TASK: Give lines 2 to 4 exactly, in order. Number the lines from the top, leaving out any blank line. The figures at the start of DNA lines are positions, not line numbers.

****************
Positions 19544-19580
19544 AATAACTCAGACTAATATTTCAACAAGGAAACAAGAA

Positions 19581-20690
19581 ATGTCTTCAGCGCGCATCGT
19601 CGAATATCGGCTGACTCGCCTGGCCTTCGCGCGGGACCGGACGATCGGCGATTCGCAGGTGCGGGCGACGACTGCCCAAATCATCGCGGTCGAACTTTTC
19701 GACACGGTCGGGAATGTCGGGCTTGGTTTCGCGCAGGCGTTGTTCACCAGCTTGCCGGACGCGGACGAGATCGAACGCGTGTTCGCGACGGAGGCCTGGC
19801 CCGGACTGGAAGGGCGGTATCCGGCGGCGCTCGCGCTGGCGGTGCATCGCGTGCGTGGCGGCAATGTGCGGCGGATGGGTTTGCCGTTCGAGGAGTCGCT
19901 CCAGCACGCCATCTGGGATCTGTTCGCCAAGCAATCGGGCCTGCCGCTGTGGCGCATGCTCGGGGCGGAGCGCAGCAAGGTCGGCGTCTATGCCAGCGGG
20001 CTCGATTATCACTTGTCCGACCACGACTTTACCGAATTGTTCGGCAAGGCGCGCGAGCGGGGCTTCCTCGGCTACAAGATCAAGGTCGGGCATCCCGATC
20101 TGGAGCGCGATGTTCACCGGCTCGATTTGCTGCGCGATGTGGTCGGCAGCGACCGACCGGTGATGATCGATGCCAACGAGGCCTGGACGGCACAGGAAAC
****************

19544 AATAACTCAGACTAATATTTCAACAAGGAAACAAGAA

Positions 19581-20690
19581 ATGTCTTCAGCGCGCATCGT